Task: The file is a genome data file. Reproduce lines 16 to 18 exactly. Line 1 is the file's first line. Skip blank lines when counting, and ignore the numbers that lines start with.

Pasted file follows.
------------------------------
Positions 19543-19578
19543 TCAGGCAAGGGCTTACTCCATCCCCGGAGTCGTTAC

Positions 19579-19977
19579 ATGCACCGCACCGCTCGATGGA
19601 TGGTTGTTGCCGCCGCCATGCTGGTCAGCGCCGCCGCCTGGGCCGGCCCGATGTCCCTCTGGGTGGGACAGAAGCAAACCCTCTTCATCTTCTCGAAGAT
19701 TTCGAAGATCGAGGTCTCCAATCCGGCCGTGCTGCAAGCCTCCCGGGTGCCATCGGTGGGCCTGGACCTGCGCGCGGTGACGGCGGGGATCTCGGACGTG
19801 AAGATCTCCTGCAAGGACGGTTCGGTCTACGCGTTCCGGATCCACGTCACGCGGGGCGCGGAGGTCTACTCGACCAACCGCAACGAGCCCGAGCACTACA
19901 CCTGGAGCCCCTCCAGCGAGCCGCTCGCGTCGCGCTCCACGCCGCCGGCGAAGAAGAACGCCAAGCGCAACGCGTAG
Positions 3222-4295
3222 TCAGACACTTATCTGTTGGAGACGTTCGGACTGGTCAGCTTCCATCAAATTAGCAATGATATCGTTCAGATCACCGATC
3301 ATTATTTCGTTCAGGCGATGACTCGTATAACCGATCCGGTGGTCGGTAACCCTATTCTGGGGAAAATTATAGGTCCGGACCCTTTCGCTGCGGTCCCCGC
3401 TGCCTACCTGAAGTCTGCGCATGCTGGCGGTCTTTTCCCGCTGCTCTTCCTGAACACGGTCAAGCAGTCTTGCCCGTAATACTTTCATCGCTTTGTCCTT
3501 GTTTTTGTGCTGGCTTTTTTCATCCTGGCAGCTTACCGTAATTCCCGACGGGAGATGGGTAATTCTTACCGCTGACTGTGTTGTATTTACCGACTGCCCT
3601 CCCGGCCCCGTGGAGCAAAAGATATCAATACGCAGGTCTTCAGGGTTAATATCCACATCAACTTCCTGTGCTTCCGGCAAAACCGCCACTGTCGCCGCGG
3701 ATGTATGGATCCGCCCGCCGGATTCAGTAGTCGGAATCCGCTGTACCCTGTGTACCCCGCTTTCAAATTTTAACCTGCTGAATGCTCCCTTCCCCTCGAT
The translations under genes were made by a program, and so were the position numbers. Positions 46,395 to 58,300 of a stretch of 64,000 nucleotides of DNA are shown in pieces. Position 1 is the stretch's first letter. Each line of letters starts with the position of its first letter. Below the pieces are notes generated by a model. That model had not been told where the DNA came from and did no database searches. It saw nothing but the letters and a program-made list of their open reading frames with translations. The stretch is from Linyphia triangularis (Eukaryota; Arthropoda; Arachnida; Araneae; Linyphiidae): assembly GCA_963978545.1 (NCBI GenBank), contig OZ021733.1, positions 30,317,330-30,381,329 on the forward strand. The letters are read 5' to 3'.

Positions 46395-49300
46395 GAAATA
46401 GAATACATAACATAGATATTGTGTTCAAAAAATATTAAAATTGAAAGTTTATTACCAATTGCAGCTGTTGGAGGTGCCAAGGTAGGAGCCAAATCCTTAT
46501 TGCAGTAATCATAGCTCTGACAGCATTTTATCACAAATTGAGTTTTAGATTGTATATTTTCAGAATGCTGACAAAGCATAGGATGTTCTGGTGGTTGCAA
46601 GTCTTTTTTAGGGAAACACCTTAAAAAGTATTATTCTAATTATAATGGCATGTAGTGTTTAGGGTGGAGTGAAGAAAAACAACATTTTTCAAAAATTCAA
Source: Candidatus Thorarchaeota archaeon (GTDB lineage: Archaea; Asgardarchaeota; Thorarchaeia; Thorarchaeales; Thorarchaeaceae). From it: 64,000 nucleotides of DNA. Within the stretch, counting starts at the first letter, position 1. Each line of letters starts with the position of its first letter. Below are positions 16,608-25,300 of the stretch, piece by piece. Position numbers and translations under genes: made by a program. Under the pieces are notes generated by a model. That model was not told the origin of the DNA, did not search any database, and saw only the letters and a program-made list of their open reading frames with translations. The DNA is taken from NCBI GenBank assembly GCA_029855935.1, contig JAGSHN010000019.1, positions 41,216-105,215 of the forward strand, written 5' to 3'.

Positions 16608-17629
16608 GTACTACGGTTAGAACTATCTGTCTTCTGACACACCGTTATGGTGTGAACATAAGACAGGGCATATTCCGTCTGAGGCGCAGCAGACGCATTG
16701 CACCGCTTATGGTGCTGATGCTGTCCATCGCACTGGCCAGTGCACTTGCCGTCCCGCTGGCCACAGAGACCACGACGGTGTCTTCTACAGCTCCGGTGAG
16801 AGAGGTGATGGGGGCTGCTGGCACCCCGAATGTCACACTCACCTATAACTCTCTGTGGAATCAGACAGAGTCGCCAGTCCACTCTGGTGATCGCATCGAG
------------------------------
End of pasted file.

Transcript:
The translations under genes were made by a program, and so were the position numbers. Positions 46,395 to 58,300 of a stretch of 64,000 nucleotides of DNA are shown in pieces. Position 1 is the stretch's first letter. Each line of letters starts with the position of its first letter. Below the pieces are notes generated by a model. That model had not been told where the DNA came from and did no database searches. It saw nothing but the letters and a program-made list of their open reading frames with translations. The stretch is from Linyphia triangularis (Eukaryota; Arthropoda; Arachnida; Araneae; Linyphiidae): assembly GCA_963978545.1 (NCBI GenBank), contig OZ021733.1, positions 30,317,330-30,381,329 on the forward strand. The letters are read 5' to 3'.

Positions 46395-49300
46395 GAAATA